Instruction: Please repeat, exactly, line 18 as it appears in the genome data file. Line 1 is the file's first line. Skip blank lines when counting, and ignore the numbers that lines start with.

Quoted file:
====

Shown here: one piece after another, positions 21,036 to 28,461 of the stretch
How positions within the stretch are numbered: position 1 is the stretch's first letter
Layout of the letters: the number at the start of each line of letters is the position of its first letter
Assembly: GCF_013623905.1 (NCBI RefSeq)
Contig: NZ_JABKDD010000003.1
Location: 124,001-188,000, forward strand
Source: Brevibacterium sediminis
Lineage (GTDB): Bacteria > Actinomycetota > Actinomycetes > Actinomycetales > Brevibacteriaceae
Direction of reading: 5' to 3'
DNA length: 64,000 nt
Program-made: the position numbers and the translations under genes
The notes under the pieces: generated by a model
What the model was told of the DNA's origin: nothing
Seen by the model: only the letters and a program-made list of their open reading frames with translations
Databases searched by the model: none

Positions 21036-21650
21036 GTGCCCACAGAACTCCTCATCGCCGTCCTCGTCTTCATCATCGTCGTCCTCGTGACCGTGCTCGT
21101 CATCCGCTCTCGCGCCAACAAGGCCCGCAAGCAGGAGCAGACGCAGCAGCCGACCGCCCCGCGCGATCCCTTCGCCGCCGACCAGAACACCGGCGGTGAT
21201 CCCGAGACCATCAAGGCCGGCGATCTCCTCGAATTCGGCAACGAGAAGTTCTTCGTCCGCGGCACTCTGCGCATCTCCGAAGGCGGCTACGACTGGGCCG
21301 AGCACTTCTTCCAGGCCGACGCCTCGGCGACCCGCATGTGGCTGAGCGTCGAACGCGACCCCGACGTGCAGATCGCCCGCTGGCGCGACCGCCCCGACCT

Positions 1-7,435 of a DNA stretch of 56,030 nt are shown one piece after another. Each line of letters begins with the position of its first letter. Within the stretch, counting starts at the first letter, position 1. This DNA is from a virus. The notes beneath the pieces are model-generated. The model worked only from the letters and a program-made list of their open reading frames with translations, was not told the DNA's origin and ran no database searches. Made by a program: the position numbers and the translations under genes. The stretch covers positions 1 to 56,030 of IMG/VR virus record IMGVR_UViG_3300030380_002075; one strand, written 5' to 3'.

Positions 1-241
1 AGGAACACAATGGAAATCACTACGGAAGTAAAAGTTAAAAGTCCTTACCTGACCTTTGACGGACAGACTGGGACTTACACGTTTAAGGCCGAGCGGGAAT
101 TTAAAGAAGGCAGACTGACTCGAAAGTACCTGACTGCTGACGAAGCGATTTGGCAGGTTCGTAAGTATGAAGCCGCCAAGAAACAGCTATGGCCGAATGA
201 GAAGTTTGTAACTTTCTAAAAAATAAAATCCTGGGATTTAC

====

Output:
21101 CATCCGCTCTCGCGCCAACAAGGCCCGCAAGCAGGAGCAGACGCAGCAGCCGACCGCCCCGCGCGATCCCTTCGCCGCCGACCAGAACACCGGCGGTGAT